What Should a Worker Do After Getting Injured on the Job?

It is extremely important to report your injury to your supervisor or employer IMMEDIATELY after your injury, even if it doesn’t cause you to miss work or seem that bad. When reporting, you must include the date, time, and circumstances of your injury.

As long as you were not doing anything illegal, your injury is covered, so do not hesitate to report your injury—even if you feel it may be your fault. Job-related illnesses such as mesothelioma and repetitive trauma injuries like carpal tunnel syndrome that occur over time must be reported as soon as a diagnosis has been obtained and you learn that the injury or condition is related to your employment.

It is suggested that you give notice in writing, as you must report that you were injured and that your injury was caused by your job. If you develop an occupational illness over time that can be related to your job, you should report it as soon as you receive a doctor’s diagnosis. Injuries must be reported to your supervisor or the person whose job it is to prepare injury reports.

How much time do I have to report an injury?

You must report your injury within 120 days; after this time is up, you become ineligible to receive benefits. If you do inform your employer of your injury within 21 days, you can be awarded benefits as of the date of your injury, but beyond 21 days, you can only be awarded benefits as of the date you report your injury.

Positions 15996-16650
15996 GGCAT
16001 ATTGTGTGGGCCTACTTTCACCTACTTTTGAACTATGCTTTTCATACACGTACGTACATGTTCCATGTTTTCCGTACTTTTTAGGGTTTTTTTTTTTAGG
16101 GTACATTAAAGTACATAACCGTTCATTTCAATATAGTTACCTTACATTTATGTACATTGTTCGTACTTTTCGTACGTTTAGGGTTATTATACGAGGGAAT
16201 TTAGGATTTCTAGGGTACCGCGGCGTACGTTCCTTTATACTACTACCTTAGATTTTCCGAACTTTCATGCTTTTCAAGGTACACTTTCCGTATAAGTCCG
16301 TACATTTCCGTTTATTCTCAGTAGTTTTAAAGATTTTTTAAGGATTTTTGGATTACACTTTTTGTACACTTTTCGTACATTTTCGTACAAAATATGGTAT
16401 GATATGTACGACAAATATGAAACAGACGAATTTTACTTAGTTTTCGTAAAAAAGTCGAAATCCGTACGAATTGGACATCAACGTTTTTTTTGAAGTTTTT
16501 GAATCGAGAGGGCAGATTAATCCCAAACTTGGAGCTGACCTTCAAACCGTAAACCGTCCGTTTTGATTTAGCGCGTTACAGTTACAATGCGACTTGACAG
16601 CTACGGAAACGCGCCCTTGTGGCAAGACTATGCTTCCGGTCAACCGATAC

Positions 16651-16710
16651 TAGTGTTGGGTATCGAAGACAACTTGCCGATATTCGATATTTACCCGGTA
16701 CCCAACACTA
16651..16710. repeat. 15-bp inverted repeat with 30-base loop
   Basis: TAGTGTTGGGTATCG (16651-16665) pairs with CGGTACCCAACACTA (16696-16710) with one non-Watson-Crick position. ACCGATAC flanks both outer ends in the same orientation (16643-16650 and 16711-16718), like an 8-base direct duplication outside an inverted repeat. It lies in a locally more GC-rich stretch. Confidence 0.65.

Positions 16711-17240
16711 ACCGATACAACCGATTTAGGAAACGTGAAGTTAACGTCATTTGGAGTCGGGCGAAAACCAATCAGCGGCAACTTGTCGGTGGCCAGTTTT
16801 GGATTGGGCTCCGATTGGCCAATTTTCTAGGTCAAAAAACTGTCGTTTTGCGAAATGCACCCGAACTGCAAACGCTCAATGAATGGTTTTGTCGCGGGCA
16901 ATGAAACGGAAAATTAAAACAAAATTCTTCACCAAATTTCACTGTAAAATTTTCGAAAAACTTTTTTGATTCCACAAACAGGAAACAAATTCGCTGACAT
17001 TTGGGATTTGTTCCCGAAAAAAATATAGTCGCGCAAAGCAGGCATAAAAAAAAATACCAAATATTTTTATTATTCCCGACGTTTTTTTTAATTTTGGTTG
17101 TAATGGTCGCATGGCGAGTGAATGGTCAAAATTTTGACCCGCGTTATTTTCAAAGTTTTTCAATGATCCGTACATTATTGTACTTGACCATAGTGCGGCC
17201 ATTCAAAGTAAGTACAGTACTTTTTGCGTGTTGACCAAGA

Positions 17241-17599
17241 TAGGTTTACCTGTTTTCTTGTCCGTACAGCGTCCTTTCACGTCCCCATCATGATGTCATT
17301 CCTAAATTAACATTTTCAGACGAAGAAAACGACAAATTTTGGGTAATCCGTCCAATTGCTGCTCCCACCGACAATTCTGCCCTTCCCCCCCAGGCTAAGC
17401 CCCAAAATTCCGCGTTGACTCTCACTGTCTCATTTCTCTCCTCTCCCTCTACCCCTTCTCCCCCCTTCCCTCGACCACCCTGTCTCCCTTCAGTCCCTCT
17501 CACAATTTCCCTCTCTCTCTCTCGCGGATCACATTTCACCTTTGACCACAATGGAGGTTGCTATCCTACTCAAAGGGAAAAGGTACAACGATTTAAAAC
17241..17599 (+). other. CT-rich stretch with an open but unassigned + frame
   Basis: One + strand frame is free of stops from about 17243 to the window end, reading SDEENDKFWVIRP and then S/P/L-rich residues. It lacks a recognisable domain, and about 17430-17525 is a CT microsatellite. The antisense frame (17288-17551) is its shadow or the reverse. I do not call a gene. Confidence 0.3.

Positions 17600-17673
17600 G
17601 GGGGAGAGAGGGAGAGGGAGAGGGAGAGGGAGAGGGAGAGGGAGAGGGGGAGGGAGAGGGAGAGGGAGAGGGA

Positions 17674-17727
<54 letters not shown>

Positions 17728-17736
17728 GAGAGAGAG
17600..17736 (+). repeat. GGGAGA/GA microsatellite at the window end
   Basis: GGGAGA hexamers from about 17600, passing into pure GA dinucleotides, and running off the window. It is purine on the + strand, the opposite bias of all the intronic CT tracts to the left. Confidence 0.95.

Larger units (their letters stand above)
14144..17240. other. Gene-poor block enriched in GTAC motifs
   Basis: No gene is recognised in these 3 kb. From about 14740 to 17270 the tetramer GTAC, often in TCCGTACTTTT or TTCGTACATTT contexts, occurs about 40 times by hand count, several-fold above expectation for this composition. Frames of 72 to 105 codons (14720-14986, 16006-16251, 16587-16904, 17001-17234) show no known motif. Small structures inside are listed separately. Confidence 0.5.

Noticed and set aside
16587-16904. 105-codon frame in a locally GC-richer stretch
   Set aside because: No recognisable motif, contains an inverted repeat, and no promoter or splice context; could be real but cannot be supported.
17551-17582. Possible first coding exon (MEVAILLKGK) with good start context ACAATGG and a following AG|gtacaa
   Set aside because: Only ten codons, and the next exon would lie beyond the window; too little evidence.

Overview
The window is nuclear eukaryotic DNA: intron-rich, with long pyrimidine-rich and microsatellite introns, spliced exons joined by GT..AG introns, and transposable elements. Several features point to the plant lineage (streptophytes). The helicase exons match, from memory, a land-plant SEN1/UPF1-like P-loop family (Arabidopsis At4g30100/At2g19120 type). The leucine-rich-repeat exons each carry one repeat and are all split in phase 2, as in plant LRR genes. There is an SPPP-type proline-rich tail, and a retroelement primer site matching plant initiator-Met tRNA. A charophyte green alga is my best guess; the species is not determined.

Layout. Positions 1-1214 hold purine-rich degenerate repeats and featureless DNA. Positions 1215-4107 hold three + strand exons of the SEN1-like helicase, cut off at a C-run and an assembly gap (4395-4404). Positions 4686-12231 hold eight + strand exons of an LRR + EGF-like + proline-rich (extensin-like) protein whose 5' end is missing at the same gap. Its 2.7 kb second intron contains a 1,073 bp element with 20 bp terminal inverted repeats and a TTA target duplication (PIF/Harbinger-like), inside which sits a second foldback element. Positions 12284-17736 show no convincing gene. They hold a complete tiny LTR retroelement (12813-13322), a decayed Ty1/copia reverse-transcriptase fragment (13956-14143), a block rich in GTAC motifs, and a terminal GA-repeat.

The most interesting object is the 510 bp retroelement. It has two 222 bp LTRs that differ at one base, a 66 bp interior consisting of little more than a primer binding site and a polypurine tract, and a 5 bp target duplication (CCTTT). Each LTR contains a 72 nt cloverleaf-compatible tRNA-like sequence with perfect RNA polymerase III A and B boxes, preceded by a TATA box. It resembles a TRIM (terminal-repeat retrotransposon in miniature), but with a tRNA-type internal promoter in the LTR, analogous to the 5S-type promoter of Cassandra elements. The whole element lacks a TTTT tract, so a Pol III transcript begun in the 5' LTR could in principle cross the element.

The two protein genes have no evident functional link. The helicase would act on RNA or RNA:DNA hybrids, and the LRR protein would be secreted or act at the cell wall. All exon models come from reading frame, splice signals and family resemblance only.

What happens if my injury is gradual? 

There may be some circumstances where you are not even aware you have an injury, such as carpal tunnel or even an injury with no initial symptoms. In these circumstances, it is important to report your condition as soon as your doctor gives you a diagnosis and relates it to your employment. You have three years from the date of an injury to file a claim petition if your claim is initially denied.

Can I choose my own doctor for treatment?

You are ALWAYS free to treat with your own doctor, and we recommend it. The only instance in which you must see an employer-provided doctor is if specific conditions are met. Majority of the time, employers do not meet these conditions. They must have had you sign a document called a panel acknowledgement when you were hired, if any changes were made, and immediately after your injury. They also need to provide a list of physicians. It must contain at least six providers and three of these six providers must be physicians. After the 90 days though, you are free to treat exclusively with your doctor.

Even if your employer did meet the conditions above, you can still treat with your own doctor, but you may have to pay out-of-pocket for their service.

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